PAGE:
Chinese government says it will not allow forced sale of TikTok by US
Chinese government officials have come out in official opposition to any forced sale of TikTok, creating a road bump for the Biden administration’s attempt to require a transfer of the platform to a domestic owner for it to stay in the United States.
The Chinese Commerce Ministry argued on Thursday that the proposed sale of TikTok to a U.S. client would involve the export of technology and has to be approved by the Chinese government. The government would likely not support it because it would undermine global investor confidence in the U.S. The government weighed in just before TikTok CEO Shou Zi Chew is scheduled to testify before Congress.
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“If the news is true, China will firmly oppose it,” ministry spokeswoman Shu Jueting said, according to the Wall Street Journal.
The Committee on Foreign Investment in the United States, an interdepartmental agency that reviews U.S. sanctions with international businesses, demanded that Chinese parent company ByteDance sell its stake in TikTok or risk being banned.
Chew has stated that TikTok will protect user data in the U.S. through “Project Texas,” a plan to store all U.S. data on localized servers.
Officials have voiced their worries about Chew and TikTok’s parent company ByteDance’s relationship with the Chinese government. A report from the Australian Senate Select Committee on Foreign Interference through Social Media “confirms beyond any plausible doubt” that “ByteDance is subject to all the influence, guidance, and de facto control to which the Chinese Communist Party now subjects all PRC technology companies” and that “CCP and PRC state agencies have extended their ties into ByteDance to the point that the company can no longer be accurately described as a private enterprise.”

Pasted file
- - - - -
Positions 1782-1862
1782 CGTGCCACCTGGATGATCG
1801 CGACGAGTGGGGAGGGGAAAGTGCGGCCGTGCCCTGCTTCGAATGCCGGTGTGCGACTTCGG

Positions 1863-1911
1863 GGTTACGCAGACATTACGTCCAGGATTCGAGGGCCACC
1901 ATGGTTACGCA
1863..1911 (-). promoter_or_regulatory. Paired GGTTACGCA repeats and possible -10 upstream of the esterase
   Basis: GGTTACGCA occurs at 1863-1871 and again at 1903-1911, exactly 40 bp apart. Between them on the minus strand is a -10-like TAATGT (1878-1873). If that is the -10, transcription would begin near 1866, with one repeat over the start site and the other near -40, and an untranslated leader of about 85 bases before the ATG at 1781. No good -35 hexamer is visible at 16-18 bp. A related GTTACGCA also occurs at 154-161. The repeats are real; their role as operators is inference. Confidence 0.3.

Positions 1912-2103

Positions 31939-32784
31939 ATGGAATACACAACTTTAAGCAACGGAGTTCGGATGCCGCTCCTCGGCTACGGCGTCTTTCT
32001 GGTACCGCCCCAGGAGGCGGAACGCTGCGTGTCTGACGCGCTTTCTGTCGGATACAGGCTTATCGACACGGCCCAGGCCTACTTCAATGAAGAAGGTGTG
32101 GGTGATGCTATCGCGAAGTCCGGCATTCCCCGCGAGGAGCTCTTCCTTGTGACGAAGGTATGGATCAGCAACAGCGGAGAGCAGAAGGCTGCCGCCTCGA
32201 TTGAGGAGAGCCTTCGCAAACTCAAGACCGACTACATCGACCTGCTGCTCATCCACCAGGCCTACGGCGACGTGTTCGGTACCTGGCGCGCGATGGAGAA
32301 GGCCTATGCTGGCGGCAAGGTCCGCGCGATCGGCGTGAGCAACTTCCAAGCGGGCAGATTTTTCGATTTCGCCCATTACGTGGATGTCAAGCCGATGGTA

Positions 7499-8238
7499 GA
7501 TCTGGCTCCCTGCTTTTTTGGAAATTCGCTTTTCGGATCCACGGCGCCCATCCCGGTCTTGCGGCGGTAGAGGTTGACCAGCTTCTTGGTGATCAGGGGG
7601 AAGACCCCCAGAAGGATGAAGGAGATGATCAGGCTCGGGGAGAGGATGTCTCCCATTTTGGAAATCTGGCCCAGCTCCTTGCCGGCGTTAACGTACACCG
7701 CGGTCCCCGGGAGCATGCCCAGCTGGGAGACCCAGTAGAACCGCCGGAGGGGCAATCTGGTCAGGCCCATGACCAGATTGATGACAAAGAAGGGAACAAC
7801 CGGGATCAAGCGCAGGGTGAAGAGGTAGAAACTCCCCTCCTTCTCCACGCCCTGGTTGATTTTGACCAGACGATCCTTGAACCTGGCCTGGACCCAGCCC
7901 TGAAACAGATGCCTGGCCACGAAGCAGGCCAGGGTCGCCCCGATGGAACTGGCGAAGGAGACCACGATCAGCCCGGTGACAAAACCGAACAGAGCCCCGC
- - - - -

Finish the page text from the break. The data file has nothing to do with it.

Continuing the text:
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Members of Congress have proposed several bills to restrict TikTok in the U.S. Sen. Marco Rubio (R-FL) has written a bill to ban the app outright, while Sen. Mark Warner (D-VA) and John Thune (R-SD) have introduced legislation to provide extra powers to the Commerce Department to analyze and determine if foreign business deals are security risks.
TikTok has responded by expanding its efforts to lobby in Washington. The social media company spent the fourth-highest amount on lobbying expenses from any internet company, according to OpenSecrets, a nonpartisan platform tracking political spending.